It’s almost impossible to avoid the barrage of stories about generative AI these days, with a daily firehose of innovations and new products designed to make it easier for individuals and organizations to adopt the game-changing technology.
The economic impact of generative AI will be wide, with McKinsey and Co. saying in a report last year that the technology could add $2.6 trillion to $4.4 trillion annually across 63 use cases the global consultancy analyzed. All industries will realize benefits, with banking, high tech and life sciences among those that will see the greatest jumps in revenues.
About 75% of the value generative AI use cases may deliver will go to customer operations, marketing and sales, software engineering and R&D, McKinsey found.
That said, many business leaders seem to be taking a cautious approach to generative AI. They expect to spend money, but enthusiasm for it appears muted. According to a survey released Friday by Boston Consulting Group (BCG), 85% of the more than 1,400 executives it surveyed said they plan to spend on generative AI, and 89% rank it among their top three priorities for the year.
However, 66% are either ambivalent or dissatisfied with their organizations’ progress to this point, driven by a lack of talented and skilled workers (62%), an unclear roadmap and investment plan for both AI and generative AI (47%), and a lack of strategy for responsible generative AI (42%).
In addition, only 6% have trained more than 25% of workers on generative AI tools, BCG wrote in its study.
No Time for Caution
BCG CEO Christop Schweizer said in a statement he, like almost every other top executive, has run into a steep learning curve with generative AI. That said, he cautioned CEOs against hesitating to begin integrating the technology into their business operations.
“When technology is changing so quickly, it can be tempting to wait and see where things land,” Schweizer said. “But with GenAI, the early winners are experimenting, learning and building at scale.”
Sylvain Duranton, global leader of BCG X – the firm’s unit that combines its consulting expertise with tech building and design – backed that belief, noting that “leading companies on the GenAI front are planning to realize up to $1 billion in productivity gains, and they are already looking at ways to reinvest into new business models and growth. This is a second change for companies who missed the first AI wave.”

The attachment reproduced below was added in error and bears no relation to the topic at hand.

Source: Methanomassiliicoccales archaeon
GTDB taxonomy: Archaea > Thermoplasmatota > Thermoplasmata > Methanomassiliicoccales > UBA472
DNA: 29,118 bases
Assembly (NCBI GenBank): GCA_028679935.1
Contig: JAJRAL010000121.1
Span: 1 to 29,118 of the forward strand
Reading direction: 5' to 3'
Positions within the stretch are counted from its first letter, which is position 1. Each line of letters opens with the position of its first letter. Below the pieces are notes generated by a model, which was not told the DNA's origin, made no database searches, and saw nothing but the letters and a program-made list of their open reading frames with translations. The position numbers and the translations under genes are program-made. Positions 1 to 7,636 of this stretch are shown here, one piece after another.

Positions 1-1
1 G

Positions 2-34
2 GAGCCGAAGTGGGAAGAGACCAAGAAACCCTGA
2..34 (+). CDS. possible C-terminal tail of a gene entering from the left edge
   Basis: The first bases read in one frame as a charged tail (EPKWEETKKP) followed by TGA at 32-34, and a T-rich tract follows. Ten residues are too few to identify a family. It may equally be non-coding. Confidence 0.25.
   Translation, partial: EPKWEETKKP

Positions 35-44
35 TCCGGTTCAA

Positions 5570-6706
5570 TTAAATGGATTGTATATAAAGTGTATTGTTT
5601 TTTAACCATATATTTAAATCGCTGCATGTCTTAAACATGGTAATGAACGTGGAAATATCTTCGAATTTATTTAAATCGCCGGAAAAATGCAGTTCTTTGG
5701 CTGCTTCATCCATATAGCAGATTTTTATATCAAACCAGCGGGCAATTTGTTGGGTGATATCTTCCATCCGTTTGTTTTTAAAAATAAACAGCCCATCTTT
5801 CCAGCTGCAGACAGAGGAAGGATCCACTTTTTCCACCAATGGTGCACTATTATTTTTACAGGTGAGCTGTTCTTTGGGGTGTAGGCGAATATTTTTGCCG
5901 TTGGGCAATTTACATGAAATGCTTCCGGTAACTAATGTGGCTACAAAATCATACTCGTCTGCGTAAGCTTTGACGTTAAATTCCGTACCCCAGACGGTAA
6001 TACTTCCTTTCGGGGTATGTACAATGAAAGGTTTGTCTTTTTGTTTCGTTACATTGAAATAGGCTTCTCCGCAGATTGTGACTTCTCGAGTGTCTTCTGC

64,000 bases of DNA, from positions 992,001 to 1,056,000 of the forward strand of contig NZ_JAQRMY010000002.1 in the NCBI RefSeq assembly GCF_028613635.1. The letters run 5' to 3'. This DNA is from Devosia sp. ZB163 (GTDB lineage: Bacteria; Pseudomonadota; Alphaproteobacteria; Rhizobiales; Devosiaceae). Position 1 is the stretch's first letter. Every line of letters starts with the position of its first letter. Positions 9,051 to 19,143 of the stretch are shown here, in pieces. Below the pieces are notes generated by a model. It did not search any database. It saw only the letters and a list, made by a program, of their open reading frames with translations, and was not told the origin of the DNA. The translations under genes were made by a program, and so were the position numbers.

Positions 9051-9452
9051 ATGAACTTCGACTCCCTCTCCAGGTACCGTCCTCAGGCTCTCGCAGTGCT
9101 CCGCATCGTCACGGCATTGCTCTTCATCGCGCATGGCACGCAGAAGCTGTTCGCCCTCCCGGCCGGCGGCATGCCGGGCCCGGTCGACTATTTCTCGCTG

Despite this, more than 60% of those surveyed said their organizations are waiting to see how regulations around AI develop.
Other studies are finding similar wary approaches to generative AI among businesses. In a survey of more than 400 executives in the retail industry, Nvidia found that while 98% said they plan to invest in generative AI this year, they are being cautious.
About 77% said they would invest less than $5 million; even among retailers with annual revenues of more than $500 million, 78% said the same thing.
In addition, Nvidia’s survey found that when asked how their organization planned to use the technology, 39% said they were “waiting and watching” and 9% said they didn’t know. That was just above the 6% who said they had no plans to use generative AI.
The Need to Do More
The authors of BCG’s survey wrote that while the uptick in investment is a welcome trend, most organizations are not doing enough to feel all the benefits of AI. That’s illustrated by the 45% who said they don’t yet have guidance or restrictions for using AI and generative AI at work.
“In short, despite realizing the need to increase their investments in AI, too many organizations are slow to embrace the revolution,” the authors wrote, noting that two-thirds said it will take at least two year for generative AI to move beyond the hype and 71% are pursuing limited experimentation and small-scale pilots, with 90% of those surveyed falling into one of those two categories.
BCG calls such executives “observers.”
“But this is not a time to wait and see,” they wrote. “Winners recognize that GenAI is here to stay and that extraordinary opportunities for productivity gains – as well as topline growth – are within reach right now.”
Follow the Winners
Those winners are taking such steps and investing in ways to drive productivity and cost savings – those companies investing more than $50 million in AI this year are 1.5 times more likely to see 10% in cost savings – training staff on generative AI tools, managing costs for implementing the technology, building relationships with software providers and generative AI startups and implementing responsible AI principles.
BCG is recommending that organizations take steps to maximize technology’s potential, including deploying generative AI in everyday tasks to gain 10% to 20% in productivity and reshaping the company to fit with a 30% to 50% jump in efficiency, such as creating new roles and reallocating budgets.
They also should develop generative AI business models – including a strong customer-centric approach – to create long-term competitive advantages.
“The genie is out of the bottle,” they study’s authors wrote. “If 2023 was the year when AI became democratized, 2024 is the year to turn GenAI’s magic into business impact.”